NASCAR events on conventional racetracks means plenty of speed, fewer curves, and decals instead of actual brake lights.

A late season race in the Cup series involved a pit lane collision in which one driver plowed into another driver’s car because a brake light decal is not an effective way for the first guy to indicate he hit the binders when he came to his designated pit area.

Jim Sutherland

In short, drivers need the visual cues of a brake light on the car ahead of us so we get an indication the vehicle is slowing down and we can take appropriate action. No driver is equipped with the ESP option, so we need to rely upon a simple brake light system to react to other drivers when they stop-suddenly or otherwise.

Non-professional drivers on busy roadways need a solid brake light system on cars even more than pro drivers on a track, mainly because average drivers do not have the necessary skills, experience, and reflexes to react to a decal instead of a rear brake illumination system. Even the pros occasionally have trouble in this department in events like the aforementioned NASCAR race.

Automotive history indicates brake lights first appeared on the aft section of cars in 1905, but the movement did not really catch fire until 1928 when lawmakers in 11 states made brake lights mandatory on vehicles, presumably because people could not afford to have a litigation lawyer ride shotgun on every trip.


Eventually every domestic car came equipped with a brake light system that was initiated by a pressure switch and alerted other drivers about the front driver’s intentions to slow down for small animals or large immovable objects. The dawn of the brake light lobbed the responsibility ball back into the court of other drivers because they had to use the information to avoid a rear-end collision.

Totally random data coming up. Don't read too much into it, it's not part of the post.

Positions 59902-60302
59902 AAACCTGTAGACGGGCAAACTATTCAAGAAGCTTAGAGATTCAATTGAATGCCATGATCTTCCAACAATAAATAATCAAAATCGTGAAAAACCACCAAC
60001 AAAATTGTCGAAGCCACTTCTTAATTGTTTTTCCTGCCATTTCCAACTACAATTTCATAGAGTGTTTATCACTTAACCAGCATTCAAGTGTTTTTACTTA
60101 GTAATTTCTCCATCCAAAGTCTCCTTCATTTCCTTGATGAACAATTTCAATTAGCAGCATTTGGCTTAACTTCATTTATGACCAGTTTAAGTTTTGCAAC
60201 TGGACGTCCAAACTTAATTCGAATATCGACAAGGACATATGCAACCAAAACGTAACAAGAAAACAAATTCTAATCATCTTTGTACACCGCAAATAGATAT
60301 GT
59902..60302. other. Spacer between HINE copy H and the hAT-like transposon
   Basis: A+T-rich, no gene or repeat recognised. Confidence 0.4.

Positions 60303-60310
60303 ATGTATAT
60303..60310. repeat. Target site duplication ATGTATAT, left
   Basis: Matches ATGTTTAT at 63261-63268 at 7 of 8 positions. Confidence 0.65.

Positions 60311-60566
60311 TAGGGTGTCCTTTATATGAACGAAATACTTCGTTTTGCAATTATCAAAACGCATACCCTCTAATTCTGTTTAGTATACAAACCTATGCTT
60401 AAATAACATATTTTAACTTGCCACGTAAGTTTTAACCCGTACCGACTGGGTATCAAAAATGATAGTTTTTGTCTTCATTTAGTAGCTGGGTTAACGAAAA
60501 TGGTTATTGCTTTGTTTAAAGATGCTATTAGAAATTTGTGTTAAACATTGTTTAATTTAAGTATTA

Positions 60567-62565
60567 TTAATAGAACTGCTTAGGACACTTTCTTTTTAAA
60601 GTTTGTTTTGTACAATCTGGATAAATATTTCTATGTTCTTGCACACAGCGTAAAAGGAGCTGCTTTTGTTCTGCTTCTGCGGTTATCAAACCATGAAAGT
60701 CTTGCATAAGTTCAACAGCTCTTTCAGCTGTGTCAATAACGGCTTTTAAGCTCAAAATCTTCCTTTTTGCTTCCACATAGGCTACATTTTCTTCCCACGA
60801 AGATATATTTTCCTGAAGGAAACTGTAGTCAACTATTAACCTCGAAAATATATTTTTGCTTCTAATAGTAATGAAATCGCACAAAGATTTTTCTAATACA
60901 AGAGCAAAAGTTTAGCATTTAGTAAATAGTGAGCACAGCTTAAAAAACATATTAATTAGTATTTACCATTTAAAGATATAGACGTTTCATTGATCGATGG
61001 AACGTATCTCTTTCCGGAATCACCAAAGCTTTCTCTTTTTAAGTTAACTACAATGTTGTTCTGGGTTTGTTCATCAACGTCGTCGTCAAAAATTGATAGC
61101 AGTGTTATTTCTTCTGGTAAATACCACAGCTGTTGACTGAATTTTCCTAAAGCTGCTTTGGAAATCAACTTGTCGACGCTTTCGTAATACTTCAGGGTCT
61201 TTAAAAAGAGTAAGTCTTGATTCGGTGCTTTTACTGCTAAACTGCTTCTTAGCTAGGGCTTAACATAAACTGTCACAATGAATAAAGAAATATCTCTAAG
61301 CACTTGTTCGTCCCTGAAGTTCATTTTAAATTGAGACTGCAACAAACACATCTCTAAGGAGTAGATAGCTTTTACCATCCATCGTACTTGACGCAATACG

The biggest issue? Whether or not the driver was smart enough or observant enough to spot an activated brake light and react accordingly to the situation. Most of these questions are answered in the lawsuit when a car gets rear-ended in a collision.

Older cars on the road may be a new experience for 21st century drivers because they may be tuned into a different reality with modern taillight systems. The biggest difference is the visibility of modern light systems because most are mounted high in the center of the vehicle’s back end and are highly visible to other drivers behind them.

Modern brake lights have an LED system and are much brighter than factory lights on older vehicles, plus they include a high-mounted center brake light, unlike domestic cars built before 1986. The net result is most drivers are accustomed to a center brake light and may even unconsciously expect to see one on the vehicle in front of them. This point will be decided by a civil court judge and a good lawsuit lawyer.

The good news is there are plenty of ways vintage vehicle owners can increase their ride’s visibility on modern road systems because the aftermarket offers plenty of solutions that range from LED lights to high-mounted center brake lights.

Plus they are much cheaper than a good lawyer.    

Jim Sutherland